U.S. foreign policy is failing.
Russia is pushing into the Ukraine and threatening Eastern Europe, China is bullying Japan, the Philippines and Vietnam in the East and South China seas, and terrorist groups in the Middle East and Africa can be displaced in one place only to multiply and create more lethal threats in others.
Since the end of the Cold War, both Democratic and Republican administrations have in varying measure premised policy on the notion that economic incentives and other soft power can cultivate peaceable democracies throughout the world and friendly societies adhering to Western liberal values.
The United States and Western Europe have offered China, Russia and developing countries access to markets, investment, foreign aid and technical cooperation but in many venues, those have yielded few results other than to finance threats to our common security.
China remains an authoritarian regime led by an oligarchy—the Communist Party—with a poor human rights record. Its superior economic performance, greatly assisted by trade with the United States, and the material gains enjoyed by its citizens virtually ensures the party’s continued grip on power. However, Beijing sees American influence in the western Pacific as a threat and is actively challenging U.S. naval superiority.
Vladimir Putin and his loose coalition of oligarchs appear more interested in restoring lost empire and amassing wealth at the top than genuinely improving the lot of ordinary citizens. They are happy to sell natural gas to Europe to finance those ambitions but don’t count on international commerce to make Russia a benign actor.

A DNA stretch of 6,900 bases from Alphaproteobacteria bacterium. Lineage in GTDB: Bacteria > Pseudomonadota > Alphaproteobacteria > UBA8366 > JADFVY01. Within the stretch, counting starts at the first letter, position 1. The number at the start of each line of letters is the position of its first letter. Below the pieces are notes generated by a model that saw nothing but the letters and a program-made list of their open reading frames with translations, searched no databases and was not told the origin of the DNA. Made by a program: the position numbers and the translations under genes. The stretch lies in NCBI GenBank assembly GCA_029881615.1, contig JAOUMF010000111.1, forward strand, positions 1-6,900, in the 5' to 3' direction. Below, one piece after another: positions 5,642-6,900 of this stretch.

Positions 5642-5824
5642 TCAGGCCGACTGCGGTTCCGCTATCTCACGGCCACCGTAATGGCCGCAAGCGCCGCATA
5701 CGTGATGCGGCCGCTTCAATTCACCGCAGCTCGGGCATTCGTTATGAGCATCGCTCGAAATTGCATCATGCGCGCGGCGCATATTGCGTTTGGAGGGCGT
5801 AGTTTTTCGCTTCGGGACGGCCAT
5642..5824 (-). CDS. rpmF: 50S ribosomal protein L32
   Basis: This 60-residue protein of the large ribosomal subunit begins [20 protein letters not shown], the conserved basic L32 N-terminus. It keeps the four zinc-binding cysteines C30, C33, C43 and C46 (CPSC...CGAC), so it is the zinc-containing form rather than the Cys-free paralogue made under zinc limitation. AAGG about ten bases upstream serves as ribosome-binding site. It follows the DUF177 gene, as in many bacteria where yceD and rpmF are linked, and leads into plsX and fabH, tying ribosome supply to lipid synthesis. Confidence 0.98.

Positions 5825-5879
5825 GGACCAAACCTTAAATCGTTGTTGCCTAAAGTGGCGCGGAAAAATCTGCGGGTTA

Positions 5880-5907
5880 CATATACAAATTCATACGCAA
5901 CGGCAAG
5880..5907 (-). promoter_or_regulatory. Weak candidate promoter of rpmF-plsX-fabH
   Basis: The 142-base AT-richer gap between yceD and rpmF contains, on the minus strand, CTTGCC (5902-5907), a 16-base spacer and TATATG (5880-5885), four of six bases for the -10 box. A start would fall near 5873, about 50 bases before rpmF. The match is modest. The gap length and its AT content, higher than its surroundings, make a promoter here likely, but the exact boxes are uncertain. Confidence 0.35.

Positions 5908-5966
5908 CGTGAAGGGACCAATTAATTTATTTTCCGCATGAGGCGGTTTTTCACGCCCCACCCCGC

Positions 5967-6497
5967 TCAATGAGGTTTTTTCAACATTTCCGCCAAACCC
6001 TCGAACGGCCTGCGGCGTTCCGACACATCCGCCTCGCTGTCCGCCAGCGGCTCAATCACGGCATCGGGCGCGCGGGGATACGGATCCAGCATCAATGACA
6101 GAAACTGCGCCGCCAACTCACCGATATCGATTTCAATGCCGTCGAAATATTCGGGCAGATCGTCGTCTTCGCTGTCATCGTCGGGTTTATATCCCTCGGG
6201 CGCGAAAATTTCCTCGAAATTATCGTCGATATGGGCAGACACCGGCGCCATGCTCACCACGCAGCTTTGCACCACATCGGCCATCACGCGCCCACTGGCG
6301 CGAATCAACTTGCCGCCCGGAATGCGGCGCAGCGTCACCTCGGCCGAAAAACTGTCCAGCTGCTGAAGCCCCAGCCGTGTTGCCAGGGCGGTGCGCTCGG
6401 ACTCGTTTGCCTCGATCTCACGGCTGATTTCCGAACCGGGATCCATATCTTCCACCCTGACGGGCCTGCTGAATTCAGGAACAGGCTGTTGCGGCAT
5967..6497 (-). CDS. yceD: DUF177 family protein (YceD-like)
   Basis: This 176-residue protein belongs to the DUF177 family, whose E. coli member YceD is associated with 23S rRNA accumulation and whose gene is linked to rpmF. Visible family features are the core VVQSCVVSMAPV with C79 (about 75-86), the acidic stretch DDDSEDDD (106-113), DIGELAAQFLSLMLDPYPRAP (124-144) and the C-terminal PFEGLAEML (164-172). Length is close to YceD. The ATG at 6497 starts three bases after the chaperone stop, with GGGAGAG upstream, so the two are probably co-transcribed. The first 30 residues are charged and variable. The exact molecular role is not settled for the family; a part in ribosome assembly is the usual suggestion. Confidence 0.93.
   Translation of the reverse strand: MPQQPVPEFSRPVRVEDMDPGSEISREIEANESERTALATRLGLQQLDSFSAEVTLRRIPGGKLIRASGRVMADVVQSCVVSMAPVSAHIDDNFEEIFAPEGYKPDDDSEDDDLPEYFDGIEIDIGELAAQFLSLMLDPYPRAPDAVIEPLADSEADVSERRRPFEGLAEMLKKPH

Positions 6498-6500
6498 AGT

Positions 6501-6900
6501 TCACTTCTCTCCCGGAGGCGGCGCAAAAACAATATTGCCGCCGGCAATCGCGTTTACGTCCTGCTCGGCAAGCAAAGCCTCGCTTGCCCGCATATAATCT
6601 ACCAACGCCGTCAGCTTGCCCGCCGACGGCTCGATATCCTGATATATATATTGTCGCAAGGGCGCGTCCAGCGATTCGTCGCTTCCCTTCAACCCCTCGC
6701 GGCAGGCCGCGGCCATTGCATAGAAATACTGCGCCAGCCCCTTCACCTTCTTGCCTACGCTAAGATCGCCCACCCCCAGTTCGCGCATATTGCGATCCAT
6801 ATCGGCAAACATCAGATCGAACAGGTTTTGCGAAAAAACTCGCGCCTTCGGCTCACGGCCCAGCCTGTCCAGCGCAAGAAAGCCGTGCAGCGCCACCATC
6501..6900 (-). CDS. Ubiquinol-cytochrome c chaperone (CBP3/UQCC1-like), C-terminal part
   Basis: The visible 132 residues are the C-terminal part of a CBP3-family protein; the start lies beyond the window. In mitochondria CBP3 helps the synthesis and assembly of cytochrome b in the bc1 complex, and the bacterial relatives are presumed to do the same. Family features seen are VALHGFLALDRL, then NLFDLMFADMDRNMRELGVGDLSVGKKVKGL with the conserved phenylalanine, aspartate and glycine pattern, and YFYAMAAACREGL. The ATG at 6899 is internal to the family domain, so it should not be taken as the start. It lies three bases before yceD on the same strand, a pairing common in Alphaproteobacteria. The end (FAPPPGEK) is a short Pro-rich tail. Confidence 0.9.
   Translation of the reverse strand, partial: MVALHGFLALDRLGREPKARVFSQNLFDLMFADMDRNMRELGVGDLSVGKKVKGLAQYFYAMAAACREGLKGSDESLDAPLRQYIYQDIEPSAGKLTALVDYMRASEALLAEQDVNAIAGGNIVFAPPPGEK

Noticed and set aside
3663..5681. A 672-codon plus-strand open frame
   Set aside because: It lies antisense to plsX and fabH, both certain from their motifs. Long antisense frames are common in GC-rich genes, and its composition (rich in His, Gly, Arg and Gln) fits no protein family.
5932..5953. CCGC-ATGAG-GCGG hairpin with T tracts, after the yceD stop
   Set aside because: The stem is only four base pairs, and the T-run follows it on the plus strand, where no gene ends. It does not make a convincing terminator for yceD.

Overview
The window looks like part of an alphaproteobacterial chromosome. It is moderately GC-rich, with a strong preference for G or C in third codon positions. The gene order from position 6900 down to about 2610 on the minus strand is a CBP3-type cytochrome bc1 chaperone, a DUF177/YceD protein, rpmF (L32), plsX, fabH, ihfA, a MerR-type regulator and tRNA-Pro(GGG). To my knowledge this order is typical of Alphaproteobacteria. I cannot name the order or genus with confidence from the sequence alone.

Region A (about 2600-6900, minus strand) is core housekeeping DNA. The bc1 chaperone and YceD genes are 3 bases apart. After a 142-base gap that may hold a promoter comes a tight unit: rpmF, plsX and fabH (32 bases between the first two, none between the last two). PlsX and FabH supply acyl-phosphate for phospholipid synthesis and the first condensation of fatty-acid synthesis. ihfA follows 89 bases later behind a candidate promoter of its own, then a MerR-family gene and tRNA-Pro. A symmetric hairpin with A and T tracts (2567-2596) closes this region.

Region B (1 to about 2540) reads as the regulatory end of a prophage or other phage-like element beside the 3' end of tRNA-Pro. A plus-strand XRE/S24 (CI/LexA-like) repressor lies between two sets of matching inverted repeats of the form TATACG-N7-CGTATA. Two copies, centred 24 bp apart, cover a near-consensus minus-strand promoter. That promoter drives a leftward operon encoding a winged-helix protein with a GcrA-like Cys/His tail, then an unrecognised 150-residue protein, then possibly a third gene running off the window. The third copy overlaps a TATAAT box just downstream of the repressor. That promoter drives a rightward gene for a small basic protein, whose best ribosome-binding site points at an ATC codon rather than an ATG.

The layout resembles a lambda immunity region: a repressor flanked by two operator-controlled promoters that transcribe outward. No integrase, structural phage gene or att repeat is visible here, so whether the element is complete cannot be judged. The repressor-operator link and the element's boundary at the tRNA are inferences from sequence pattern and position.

If America doesn’t match China’s navy and Russia’s army with resources and forceful actions when challenged, those rivals will prevail in their regional ambitions.
Still President Obama is correct to warn flexing military muscle is not a stabilizing solution everywhere—especially the Middle East and Africa.
Perhaps Iraq best epitomizes the dilemmas terrorism poses. If the United States provides air support or puts troops on the ground to defend Bagdad, it may halt the advance of the Islamic State of Iraq and Syria but it can’t defeat it.
The ISIS is a curious hybrid of terror organization and brutal organized army that can hold territory and potentially topple a government, but does not regularly mass forces that can be destroyed in the field by a western army. If stymied, its fighters will simply move to others venue, like the civil war in Syria.